Monday, July 27

Tucson said goodbye to Terraformation on Monday night at Plush. Mohadev, Ben DeGain's key collaborator in the desert Tortoise-like project, is off to seek his fortune in Austin.

But Terraformation made many new fans at the show anyway. A Saturday-night-sized crowd had gathered to see Sub Pop artists and headliners the Album Leaf, and the two bands were an inspired pairing—both demonstrating how much power and emotion can be conveyed at midtempo and midvolume, with intelligence, musical chops and a wide-open mind about the fuzzy divide between conventional music and the sounds of our lives.

Those who just discovered, or have not yet discovered, Terraformation's music need not despair. It may no longer be possible to catch the band in its regular sets at the Red Room, but its February 2009 release, Darkness Among Stars, can be downloaded, for free, at bendegain.com. And we can be sure that pan-instrumentalist DeGain will be heard from in another atmospheric project very soon.

While Terraformation made a fantastic impression, all the star power at Plush belonged to Jimmy LaValle and the Album Leaf. The early influence and support of Sigur Rós, plus 10 years of recording and touring behind his uniquely powerful and generally uplifting compositions, proved out in LaValle's command of the room, not to mention the intricate interplay of the arrangements and his cast of multitalented musicians with their masses of inscrutable gizmos. Hardly a conversation was heard anywhere in the venue, as the crowd hugged the stage in rapt attention.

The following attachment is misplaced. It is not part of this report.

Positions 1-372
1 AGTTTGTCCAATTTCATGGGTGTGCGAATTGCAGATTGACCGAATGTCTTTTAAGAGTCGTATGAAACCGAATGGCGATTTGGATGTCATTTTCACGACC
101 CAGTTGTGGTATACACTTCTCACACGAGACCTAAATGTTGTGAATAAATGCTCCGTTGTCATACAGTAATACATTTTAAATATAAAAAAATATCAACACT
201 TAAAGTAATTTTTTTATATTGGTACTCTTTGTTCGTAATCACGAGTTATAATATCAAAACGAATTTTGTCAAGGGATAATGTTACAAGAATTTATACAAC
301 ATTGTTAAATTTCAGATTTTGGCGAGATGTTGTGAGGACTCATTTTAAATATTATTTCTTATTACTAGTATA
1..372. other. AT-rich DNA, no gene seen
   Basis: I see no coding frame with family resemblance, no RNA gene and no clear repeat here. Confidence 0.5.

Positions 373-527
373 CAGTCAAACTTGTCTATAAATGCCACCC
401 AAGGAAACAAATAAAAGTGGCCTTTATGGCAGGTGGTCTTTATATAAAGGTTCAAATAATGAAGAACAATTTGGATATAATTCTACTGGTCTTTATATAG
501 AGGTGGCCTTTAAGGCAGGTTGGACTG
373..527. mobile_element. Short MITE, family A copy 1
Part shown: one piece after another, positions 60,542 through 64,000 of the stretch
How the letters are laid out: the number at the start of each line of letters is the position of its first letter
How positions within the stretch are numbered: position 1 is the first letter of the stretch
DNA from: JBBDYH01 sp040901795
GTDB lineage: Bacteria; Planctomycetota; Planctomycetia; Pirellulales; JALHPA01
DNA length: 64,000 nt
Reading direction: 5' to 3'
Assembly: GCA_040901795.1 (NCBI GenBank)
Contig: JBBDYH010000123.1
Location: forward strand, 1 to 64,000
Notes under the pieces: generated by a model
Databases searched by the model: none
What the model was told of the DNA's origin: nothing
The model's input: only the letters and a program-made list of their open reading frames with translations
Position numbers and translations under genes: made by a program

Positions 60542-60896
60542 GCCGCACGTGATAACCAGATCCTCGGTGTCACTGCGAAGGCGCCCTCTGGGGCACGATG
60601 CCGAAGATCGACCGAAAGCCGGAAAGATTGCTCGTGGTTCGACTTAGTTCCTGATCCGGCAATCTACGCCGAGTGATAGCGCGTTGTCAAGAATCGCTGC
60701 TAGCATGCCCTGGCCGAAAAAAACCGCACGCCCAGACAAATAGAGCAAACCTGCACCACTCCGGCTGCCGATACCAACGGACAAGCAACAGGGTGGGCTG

LaValle told the crowd he was en route to Phoenix to master a new record, set for a February 2010 release. This is great news for fans who haven't had new Album Leaf music since 2006's Into the Blue Again. Just three songs from that release were included in the set, including "Always for You," which was played in the encore along with "Vermillion," from the 2001 One Day I'll Be on Time, and "On Your Way," from the 2004 In a Safe Place.

The rest of the Album Leaf material was new, most songs featuring a violin as a central character, and at least two incorporating subtle doses of hip-hop and dance beats. After 10 years, La Valle's vision continues to shift and evolve with power, intelligence and grace.



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